Money laundering is the process of making money obtained from illegitimate means appear to have been earned in legally. It can also be defined as the conversion of criminal (dirty) money to legitimate (clean) money. Thais implies that before money laundering can take place, an offence must have been committed. Offences and criminal activities that generate funds that need to be laundered are called predicate offences.
Predicate offences include:
- Armed robbery
- Insider trading
- Tax evasion
- Oil bunkering
- Drug trafficking
- Embezzlement and fraud
- Bribery and corruption
- Human trafficking
- Currency counterfeiting
- Illegal trade in stolen goods
- Illegal trade in fire arms.
Persons who commit any of the offences above need to hide the real source of their money to look like responsible individuals in society.
Stages in money laundering
There are three stages of money laundering. Placement, Layering and Integration.
Placement is when the funds are introduced to the financial system or economy. This can be via cash deposits, purchase of goods or high value items, purchase of money orders, purchase of prepaid cards, etc. This is the easiest stage at which money laundering can be detected.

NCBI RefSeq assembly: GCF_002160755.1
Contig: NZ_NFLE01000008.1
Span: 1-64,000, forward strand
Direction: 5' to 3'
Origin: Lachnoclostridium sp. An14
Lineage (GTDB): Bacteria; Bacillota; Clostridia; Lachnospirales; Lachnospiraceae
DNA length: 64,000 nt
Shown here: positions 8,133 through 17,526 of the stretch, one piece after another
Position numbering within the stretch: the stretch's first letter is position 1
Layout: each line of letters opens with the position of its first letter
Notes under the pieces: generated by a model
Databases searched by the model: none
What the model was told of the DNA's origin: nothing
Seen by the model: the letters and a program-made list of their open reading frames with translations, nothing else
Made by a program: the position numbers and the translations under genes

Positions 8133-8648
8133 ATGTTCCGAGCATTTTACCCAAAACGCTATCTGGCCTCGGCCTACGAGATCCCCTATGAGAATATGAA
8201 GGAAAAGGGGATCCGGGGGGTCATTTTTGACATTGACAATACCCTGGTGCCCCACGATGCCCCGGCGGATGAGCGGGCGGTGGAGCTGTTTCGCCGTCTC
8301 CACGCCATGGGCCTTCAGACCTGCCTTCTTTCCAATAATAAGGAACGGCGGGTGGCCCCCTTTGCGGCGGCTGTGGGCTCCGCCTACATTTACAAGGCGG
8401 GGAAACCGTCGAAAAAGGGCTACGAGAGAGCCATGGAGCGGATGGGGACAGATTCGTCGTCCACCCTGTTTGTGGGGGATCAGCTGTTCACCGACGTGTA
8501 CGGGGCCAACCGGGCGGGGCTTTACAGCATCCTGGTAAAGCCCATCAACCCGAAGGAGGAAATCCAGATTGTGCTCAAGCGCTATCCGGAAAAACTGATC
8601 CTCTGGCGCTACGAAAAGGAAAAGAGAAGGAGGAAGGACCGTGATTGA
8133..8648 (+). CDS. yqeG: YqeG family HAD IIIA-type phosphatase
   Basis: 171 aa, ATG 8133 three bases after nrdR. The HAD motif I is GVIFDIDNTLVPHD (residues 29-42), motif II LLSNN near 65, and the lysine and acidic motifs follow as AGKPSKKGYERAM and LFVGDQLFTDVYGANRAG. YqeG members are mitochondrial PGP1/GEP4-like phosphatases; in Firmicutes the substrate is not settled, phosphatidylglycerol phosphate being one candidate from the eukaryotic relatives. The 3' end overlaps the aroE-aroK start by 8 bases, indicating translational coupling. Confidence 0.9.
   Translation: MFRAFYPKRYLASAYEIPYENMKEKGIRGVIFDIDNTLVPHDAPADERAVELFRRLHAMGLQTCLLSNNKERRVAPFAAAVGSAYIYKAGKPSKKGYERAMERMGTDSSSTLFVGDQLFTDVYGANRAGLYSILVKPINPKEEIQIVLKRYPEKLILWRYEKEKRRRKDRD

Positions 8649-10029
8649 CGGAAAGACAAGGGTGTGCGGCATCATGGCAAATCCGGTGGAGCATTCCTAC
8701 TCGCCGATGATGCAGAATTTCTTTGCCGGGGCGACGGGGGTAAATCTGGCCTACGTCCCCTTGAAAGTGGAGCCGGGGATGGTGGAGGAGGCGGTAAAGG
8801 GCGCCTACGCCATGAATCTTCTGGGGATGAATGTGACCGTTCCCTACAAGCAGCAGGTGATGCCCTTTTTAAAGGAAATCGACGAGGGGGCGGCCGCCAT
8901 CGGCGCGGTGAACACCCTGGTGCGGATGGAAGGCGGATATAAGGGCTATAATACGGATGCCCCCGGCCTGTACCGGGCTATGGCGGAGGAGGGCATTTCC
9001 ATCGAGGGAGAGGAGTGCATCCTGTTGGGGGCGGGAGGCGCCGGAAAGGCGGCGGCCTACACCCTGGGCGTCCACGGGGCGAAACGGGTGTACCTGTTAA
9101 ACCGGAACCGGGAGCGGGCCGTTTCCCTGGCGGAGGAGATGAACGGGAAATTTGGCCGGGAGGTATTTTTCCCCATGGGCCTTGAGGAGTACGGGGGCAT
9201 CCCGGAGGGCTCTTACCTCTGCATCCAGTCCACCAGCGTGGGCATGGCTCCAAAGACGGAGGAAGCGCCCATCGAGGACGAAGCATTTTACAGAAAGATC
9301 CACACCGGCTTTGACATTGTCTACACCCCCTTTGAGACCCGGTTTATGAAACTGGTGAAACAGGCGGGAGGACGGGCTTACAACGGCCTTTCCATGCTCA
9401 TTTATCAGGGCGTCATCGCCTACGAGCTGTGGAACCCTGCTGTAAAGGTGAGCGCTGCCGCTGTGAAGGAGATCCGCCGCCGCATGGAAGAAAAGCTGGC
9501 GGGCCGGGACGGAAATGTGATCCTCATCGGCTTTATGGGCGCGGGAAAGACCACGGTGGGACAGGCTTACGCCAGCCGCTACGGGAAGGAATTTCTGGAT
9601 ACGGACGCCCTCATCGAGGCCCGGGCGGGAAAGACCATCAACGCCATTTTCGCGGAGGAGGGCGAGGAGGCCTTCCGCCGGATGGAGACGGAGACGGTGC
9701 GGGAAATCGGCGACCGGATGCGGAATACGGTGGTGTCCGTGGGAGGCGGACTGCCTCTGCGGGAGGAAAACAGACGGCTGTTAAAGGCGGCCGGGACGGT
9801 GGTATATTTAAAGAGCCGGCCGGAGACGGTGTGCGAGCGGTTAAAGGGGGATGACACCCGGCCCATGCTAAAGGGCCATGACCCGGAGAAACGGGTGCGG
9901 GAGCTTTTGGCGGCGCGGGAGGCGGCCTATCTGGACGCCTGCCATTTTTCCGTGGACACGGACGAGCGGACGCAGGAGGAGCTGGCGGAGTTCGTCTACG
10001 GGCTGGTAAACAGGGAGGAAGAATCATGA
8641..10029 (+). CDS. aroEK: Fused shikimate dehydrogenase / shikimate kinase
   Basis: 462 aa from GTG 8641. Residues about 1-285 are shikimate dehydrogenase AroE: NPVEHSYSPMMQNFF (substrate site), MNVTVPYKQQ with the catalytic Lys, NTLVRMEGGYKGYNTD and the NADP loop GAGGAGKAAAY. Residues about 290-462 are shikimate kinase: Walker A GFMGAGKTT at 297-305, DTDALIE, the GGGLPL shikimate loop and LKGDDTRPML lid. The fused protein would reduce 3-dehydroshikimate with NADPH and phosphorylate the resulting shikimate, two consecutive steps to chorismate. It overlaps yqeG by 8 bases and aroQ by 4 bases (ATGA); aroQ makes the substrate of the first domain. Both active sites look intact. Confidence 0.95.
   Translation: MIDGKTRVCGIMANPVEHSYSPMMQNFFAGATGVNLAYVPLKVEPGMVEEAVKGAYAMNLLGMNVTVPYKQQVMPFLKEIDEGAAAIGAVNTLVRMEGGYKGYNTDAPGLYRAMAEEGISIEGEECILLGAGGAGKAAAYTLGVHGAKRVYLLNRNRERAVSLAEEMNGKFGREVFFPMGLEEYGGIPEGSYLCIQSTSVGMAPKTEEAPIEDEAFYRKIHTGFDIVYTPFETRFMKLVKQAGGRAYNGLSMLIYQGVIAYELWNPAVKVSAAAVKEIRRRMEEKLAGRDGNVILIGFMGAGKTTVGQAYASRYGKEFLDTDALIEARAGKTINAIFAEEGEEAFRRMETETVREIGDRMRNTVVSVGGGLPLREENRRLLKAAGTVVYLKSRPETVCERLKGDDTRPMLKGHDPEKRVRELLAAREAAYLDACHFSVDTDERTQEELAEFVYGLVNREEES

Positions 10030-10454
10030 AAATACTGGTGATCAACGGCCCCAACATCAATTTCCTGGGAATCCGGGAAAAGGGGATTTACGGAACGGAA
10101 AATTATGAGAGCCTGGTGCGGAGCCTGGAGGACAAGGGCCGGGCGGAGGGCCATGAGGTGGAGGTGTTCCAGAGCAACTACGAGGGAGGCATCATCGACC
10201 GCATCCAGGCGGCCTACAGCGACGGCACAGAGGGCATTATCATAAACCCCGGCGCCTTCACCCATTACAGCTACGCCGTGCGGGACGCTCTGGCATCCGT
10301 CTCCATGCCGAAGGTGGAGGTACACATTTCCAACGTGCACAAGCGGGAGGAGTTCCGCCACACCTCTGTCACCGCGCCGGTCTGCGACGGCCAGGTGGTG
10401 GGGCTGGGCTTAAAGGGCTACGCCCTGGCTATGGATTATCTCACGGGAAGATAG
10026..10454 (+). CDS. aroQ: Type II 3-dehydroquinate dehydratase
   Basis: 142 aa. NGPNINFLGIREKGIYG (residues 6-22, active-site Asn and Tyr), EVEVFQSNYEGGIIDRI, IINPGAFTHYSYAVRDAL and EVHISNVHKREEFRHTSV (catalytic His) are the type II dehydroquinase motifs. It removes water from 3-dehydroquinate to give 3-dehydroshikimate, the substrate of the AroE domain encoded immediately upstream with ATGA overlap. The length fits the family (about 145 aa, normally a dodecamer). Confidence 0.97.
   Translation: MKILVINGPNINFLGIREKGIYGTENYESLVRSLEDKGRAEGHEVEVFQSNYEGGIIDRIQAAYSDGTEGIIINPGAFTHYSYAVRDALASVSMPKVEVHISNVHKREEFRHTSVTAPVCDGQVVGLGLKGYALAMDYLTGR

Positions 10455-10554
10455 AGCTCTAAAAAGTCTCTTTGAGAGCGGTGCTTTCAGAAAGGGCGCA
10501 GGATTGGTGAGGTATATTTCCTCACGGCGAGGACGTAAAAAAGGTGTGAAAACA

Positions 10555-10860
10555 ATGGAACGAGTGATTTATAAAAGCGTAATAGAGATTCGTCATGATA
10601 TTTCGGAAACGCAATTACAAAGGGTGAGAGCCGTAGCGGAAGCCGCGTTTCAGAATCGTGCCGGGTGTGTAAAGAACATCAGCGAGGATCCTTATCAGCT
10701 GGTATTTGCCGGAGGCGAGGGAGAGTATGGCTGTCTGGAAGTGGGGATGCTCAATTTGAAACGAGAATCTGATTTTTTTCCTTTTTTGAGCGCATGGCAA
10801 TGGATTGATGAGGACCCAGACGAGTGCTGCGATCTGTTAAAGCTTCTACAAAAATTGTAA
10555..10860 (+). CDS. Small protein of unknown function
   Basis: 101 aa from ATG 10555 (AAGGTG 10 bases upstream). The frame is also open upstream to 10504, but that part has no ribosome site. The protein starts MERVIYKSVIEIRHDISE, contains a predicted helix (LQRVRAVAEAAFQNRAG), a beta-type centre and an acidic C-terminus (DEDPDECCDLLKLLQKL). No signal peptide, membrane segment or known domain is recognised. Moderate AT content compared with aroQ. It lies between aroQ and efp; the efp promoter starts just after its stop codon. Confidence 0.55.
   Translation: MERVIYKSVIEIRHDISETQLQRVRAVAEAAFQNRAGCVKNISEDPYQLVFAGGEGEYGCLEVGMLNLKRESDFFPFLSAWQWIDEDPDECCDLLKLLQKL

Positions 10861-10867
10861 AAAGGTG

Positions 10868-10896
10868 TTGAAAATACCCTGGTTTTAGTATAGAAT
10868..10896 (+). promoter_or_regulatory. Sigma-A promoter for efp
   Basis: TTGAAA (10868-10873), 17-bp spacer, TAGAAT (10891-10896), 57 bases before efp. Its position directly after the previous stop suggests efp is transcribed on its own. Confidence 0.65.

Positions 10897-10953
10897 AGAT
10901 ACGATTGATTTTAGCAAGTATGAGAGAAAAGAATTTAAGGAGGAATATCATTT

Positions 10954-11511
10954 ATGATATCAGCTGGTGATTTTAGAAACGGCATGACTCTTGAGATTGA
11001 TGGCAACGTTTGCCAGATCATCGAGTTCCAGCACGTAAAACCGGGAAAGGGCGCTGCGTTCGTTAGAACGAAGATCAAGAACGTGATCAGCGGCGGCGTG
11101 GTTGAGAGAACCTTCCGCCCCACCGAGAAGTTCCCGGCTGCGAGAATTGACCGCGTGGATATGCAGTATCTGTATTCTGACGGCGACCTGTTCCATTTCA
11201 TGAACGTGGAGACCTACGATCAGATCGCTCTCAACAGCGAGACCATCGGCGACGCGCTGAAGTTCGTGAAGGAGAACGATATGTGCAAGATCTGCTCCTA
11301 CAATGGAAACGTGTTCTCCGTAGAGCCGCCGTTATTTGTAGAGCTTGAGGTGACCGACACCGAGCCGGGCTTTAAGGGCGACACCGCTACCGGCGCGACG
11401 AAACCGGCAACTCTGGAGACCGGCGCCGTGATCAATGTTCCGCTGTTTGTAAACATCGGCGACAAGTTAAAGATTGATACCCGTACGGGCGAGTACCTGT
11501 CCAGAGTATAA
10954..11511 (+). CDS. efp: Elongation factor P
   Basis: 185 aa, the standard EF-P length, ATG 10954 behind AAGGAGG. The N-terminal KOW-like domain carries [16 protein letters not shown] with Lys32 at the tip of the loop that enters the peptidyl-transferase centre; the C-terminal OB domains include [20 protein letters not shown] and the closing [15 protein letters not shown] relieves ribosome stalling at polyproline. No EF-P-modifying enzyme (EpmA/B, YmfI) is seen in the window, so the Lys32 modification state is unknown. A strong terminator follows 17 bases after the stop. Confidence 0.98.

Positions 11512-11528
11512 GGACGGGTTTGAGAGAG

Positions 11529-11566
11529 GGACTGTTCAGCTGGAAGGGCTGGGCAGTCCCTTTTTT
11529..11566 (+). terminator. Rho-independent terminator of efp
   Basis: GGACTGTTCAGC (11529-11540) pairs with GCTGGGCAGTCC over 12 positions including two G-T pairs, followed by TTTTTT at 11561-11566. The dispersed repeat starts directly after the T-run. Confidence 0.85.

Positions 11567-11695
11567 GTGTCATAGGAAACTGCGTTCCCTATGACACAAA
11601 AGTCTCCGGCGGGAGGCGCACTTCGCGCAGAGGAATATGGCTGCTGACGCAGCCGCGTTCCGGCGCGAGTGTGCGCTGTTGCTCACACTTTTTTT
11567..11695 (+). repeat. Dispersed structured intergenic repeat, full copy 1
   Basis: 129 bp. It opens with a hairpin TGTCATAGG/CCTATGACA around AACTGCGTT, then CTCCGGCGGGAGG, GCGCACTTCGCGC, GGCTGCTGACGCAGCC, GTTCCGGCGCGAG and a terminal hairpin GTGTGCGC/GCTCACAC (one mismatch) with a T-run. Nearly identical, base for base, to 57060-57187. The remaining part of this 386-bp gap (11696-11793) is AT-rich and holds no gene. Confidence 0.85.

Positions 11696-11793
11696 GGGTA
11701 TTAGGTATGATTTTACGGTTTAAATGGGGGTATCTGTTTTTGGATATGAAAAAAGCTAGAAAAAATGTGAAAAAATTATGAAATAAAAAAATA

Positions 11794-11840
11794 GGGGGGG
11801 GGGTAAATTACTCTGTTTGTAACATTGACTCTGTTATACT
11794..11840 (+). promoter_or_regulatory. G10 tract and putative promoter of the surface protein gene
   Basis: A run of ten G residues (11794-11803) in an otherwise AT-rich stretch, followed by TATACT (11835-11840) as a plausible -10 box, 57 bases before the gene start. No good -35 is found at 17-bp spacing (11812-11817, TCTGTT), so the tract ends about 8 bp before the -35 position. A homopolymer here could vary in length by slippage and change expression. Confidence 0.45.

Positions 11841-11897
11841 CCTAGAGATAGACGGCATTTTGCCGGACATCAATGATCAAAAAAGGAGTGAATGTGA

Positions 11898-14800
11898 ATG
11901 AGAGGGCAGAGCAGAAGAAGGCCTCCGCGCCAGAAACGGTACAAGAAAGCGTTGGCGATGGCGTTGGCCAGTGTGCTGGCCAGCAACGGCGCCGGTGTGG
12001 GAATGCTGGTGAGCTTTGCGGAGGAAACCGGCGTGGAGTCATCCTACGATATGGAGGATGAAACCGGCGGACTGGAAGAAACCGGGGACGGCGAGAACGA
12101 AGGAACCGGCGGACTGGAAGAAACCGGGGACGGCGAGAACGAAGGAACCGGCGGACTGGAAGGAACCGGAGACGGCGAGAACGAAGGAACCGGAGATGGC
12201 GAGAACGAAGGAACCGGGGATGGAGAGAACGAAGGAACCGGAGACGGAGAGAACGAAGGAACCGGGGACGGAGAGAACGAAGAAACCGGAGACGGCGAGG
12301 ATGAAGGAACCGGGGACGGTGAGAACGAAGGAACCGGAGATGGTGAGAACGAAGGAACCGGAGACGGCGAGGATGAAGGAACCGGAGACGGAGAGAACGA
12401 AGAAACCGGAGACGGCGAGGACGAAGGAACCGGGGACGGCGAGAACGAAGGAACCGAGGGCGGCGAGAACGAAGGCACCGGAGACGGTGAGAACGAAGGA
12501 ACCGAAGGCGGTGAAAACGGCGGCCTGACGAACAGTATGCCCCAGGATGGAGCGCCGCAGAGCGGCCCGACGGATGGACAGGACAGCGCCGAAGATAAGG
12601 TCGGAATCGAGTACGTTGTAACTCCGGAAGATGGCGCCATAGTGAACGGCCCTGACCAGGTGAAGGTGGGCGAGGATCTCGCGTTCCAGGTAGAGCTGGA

Layering involves series of complex transactions. This is usually via business transactions and several wire transfers whose purpose is to mask the real source of funds. It also creates several money trails to confuse investigators.
Integration is the final stage of money laundering. At this point it’s very difficult to detect money laundering. It usually involves purchase of assets which can now generate legitimate funds for the beneficiary. For example, a property may generate rental income which may be further mixed with more proceeds of crime.
In combating money laundering the government, law enforcement agencies, financial institutions and designated non-financial businesses and professions play a key role. Though money laundering cannot be eliminated completely, it is important that society is aware of money laundering, and that all play active roles in anti-money laundering. This will make the economy better and make it more difficult for criminals to launder their ill-gotten funds.